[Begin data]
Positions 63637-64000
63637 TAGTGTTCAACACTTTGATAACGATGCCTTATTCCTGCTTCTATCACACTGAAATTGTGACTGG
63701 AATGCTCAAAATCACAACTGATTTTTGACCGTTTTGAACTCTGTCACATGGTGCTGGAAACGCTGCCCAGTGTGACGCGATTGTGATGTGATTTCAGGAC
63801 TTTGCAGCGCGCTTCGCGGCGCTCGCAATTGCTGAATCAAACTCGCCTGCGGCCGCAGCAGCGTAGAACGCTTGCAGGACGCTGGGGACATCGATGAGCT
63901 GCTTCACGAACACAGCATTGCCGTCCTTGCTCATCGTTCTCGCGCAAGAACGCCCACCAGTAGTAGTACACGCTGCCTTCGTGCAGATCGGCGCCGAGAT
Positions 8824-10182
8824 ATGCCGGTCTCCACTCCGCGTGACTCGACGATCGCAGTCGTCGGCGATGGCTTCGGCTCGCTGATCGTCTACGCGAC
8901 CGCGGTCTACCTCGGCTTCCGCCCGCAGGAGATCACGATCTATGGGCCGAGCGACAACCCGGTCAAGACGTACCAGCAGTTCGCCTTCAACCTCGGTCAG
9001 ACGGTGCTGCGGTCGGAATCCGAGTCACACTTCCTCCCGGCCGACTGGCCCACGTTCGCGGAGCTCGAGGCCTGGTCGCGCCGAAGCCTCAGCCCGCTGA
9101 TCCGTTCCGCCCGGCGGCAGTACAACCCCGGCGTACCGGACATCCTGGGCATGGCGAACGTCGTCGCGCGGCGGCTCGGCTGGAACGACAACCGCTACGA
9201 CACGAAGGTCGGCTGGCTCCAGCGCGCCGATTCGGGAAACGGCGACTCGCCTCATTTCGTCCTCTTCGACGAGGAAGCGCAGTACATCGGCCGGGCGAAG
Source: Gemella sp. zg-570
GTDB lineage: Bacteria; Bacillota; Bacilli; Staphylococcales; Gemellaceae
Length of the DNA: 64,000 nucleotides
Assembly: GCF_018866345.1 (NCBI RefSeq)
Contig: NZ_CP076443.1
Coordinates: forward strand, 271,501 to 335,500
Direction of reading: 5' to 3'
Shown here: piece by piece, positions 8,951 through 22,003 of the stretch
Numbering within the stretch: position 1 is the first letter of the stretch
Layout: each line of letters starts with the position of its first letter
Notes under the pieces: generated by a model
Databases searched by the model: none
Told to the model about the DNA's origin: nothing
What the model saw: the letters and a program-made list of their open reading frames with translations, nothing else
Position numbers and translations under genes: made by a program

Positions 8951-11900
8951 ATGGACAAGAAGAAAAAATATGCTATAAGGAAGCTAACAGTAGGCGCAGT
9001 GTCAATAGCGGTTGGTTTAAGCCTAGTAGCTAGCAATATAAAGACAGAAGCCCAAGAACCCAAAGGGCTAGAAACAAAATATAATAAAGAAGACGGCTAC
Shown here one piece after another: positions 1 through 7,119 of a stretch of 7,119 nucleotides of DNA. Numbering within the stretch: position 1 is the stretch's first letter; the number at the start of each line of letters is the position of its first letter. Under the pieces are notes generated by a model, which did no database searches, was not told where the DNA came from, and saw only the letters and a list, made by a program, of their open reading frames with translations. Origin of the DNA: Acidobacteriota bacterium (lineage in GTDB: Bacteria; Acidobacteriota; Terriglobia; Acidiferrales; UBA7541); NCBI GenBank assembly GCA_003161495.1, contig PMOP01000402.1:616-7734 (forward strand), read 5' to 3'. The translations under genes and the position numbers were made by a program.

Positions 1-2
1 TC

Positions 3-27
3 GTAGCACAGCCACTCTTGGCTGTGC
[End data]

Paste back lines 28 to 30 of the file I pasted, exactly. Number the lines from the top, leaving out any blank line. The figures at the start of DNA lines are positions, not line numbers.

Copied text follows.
8951 ATGGACAAGAAGAAAAAATATGCTATAAGGAAGCTAACAGTAGGCGCAGT
9001 GTCAATAGCGGTTGGTTTAAGCCTAGTAGCTAGCAATATAAAGACAGAAGCCCAAGAACCCAAAGGGCTAGAAACAAAATATAATAAAGAAGACGGCTAC
Shown here one piece after another: positions 1 through 7,119 of a stretch of 7,119 nucleotides of DNA. Numbering within the stretch: position 1 is the stretch's first letter; the number at the start of each line of letters is the position of its first letter. Under the pieces are notes generated by a model, which did no database searches, was not told where the DNA came from, and saw only the letters and a list, made by a program, of their open reading frames with translations. Origin of the DNA: Acidobacteriota bacterium (lineage in GTDB: Bacteria; Acidobacteriota; Terriglobia; Acidiferrales; UBA7541); NCBI GenBank assembly GCA_003161495.1, contig PMOP01000402.1:616-7734 (forward strand), read 5' to 3'. The translations under genes and the position numbers were made by a program.